Members of the Youth Association of the Koga Chamber of Commerce and Industry organize this fun festival hoping to promote and publicize the agriculture and industry of Koga. More than 100 places in the city join in and sell local products as well as shops selling items from Koga’s sister cities. Many fun events entertain visitors (anime character show, hula dance, etc.) for two days.
Koga Lantern Saomomi Festival
This festival is considered one of the most unusual festivals in the Kanto region. Over 20 groups of 30 people each carry a huge bamboo pole together with a fire burning on one end of the pole. They try to extinguish the other groups’ fire using the pole on a special balcony (10 meters high and 80 meters long). This is such an energetic festival to watch.
Traditional Crafts of Koga
Special bamboo artwork is made with the soft inside stem of wild bamboo growing in Koga. Utilizing its shiny beauty and flexibility, little pieces of bamboo are pasted together to complete a picture. No other examples of such a kind of art exists in Japan. By burning the surface for finishing, the picture becomes three-dimensional and appears even more beautiful.
Food & Specialties of Koga
Funa Kanro-ni Simmered Carp
Japanese carp (funa) are cooked carefully. This is a traditional taste of Koga which is very nutritious.
Kimuraya Kanroni Store: 1-8-10 Chuo-cho, Koga, Ibaraki
Tamuraya: 1-1-8 Chuo-cho, Koga, Ibaraki
Nutaya: 3-8-5 Chuo-cho, Koga, Ibaraki
Nomura Kanro-ni Store: 4-3-14 Hon-cho, Koga, Ibaraki
Four famous people who are from Koga named this local Doburoku (unfiltered cloudy sake). They use organic rice grown on their own farm and the entire brewing process is carried out by hand.
Mori Farm Service: 420 Kamikatata, Koga, Ibaraki
Simple and tasty Doburoku presents the true natural taste of rice.
Aoki Shuzo: 2-15-11 Hon-cho, Koga, Ibaraki
Small sweet pancakes are baked one by one by hand and tasty sweet red bean jam is added as a filling. A mark representing the name of this sweet, Koga, is branded on the top designed by the stone carving master, Shika Ikui.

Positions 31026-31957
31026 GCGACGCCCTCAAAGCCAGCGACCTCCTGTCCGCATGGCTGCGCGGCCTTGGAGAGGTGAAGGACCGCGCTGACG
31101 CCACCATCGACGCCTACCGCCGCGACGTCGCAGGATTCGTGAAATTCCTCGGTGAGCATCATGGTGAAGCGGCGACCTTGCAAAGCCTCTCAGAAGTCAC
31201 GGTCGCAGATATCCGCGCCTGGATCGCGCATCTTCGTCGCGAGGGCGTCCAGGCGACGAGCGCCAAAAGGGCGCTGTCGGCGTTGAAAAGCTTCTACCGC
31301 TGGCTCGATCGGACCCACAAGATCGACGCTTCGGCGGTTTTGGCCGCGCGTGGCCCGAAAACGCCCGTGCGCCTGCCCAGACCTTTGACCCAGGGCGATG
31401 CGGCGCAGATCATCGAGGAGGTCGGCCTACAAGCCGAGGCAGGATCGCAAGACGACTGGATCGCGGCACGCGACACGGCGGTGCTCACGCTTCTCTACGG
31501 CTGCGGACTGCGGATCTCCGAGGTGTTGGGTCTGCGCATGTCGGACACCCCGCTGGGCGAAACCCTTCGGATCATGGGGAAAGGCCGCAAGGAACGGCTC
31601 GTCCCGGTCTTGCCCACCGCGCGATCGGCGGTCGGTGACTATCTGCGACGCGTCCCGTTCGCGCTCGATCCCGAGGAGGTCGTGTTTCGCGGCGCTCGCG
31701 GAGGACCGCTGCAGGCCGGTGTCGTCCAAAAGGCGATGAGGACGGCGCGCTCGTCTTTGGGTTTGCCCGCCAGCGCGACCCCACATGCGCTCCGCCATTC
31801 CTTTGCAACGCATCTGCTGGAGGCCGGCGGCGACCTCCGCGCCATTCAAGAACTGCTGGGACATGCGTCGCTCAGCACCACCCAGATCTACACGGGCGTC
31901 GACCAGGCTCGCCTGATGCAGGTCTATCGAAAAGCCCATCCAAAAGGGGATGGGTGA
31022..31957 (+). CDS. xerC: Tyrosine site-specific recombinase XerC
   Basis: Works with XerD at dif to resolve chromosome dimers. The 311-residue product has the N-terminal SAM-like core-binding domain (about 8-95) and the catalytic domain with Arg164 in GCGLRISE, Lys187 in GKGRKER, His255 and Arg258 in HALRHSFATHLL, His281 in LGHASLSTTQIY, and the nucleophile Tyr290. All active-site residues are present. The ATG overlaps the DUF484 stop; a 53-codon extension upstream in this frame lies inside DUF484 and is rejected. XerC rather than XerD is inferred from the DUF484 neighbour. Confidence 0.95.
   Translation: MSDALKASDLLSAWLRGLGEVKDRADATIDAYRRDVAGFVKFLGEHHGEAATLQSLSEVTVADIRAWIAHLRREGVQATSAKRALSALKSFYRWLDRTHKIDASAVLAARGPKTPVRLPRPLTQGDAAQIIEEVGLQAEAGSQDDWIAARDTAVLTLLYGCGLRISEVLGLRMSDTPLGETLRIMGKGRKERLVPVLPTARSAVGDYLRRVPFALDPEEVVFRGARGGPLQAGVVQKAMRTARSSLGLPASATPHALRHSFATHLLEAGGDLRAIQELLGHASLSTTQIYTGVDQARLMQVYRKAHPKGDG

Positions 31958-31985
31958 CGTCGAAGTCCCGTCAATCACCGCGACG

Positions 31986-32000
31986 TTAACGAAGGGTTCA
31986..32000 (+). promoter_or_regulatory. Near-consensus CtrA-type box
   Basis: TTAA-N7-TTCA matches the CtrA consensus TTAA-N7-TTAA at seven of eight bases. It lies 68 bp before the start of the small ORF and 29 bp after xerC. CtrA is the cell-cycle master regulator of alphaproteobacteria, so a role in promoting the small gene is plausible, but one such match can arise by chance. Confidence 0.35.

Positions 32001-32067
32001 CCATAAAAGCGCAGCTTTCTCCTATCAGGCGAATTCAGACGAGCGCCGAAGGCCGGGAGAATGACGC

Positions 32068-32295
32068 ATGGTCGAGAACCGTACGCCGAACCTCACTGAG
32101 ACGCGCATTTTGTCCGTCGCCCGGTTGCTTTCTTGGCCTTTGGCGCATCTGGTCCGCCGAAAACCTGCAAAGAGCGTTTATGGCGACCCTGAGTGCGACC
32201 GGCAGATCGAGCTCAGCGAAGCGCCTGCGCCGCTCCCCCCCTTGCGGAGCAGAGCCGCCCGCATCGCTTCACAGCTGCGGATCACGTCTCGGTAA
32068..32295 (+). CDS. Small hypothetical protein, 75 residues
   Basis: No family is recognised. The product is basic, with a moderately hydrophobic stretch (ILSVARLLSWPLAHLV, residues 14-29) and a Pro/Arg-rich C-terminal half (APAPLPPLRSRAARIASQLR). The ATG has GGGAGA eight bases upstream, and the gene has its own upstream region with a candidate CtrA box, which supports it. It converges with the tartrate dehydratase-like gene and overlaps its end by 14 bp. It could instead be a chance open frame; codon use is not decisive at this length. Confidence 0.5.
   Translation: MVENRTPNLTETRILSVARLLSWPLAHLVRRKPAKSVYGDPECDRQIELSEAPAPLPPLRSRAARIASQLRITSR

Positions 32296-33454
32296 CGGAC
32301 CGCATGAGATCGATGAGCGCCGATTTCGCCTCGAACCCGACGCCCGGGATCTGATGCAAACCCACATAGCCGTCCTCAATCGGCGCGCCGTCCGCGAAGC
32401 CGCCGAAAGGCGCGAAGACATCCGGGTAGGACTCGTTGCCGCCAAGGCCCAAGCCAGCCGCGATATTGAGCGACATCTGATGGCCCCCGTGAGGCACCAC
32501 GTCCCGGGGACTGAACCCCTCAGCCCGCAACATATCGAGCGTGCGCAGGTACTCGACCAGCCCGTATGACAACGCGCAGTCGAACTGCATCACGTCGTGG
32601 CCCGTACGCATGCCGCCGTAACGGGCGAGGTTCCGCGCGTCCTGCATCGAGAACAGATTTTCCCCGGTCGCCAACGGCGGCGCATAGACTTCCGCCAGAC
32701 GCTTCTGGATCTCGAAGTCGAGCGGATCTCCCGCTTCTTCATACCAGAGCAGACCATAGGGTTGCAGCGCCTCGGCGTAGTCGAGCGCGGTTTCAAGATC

Akashiya Honten: 1-10-44 Yokoyama-cho, Koga, Ibaraki
Mukashi Shoyu Soy Sauce
Rich soy sauce produced using traditional methods since the Edo period. The storage area and wooden barrels have been used for over 170 years and it takes over three years to for the soy sauce to ferment.
Ohashi Shoyu-ten: 2564 Morokawa, Koga, Ibaraki
Shokuyu Sanwa Seasonal Genki Set
The Master of Koga Castle named this sweet and it became a signature sweet loved by samurai lords and travelers. The simple flavor of soy bean powder and its crispy texture make a perfect match.
Gokaboya Shoten: 3-2-24 Yokoyama-cho, Koga, Ibaraki
Koga Hachimangoku Monaka
The shape of this sweet represents the family crest of the Doi Family who served as the masters of Koga province for 12 generations. Inside is filled with tasty red bean jam. Awarded the Gold Award in the 20th Japan Confectionery Contest.
Kamaya Shoten: 2-2-6 Chuo-cho, Koga, Ibaraki
A sweet dumpling in which silky white bean paste is covered with a thin dough. “Fuju” means a maple tree in Japanese and this sweet was named from a rare maple tree growing in the residence of Senseki Takami.
Kamaya Shoten: 2-2-6 Chuo-cho, Koga, Ibaraki
A sweet dumpling using brown sugar. “Kaede” is a maple tree in Japanese and this sweetd was named from a rare maple tree growing in the residence of Senseki Takami.
Kamaya Shoten: 2-2-6 Chuo-cho, Koga, Ibaraki
Special Sashima Tea “Nikko Kaido Kogajuku”
Sashima tea is a local green tea grown in Koga. The brand name, “Nikko Kaidojuku (Lodging on the Nikko Highway)” is a reminder of the city’s history.
Chaho Oshima-en: 1-83 Raiden-cho, Koga, Ibaraki
Sake from Koga “Gokeiji”
Using rice harvested in Ibaraki Prefecture, Gokeiji is the only locally brewed sake in Koga City. Enjoy the fragrant aroma and taste of sake from Koga. Received the Gold Award in the Japan New Sake Competition.
Aoki Shuzo: 1-15-11 Hon-cho, Koga, Ibaraki
- Koga Station on JR Utsunomiya Line, JR Shonan Shinjuku Line, JR Ueno Tokyo Line. Shin Koga Station on Tobu Nikko Line
- Koga City Tourism Association
- TEL：0280-23-1266 / FAX：0280-23-3088
- E-mail： firstname.lastname@example.org
- URL： http://www.kogakanko.jp/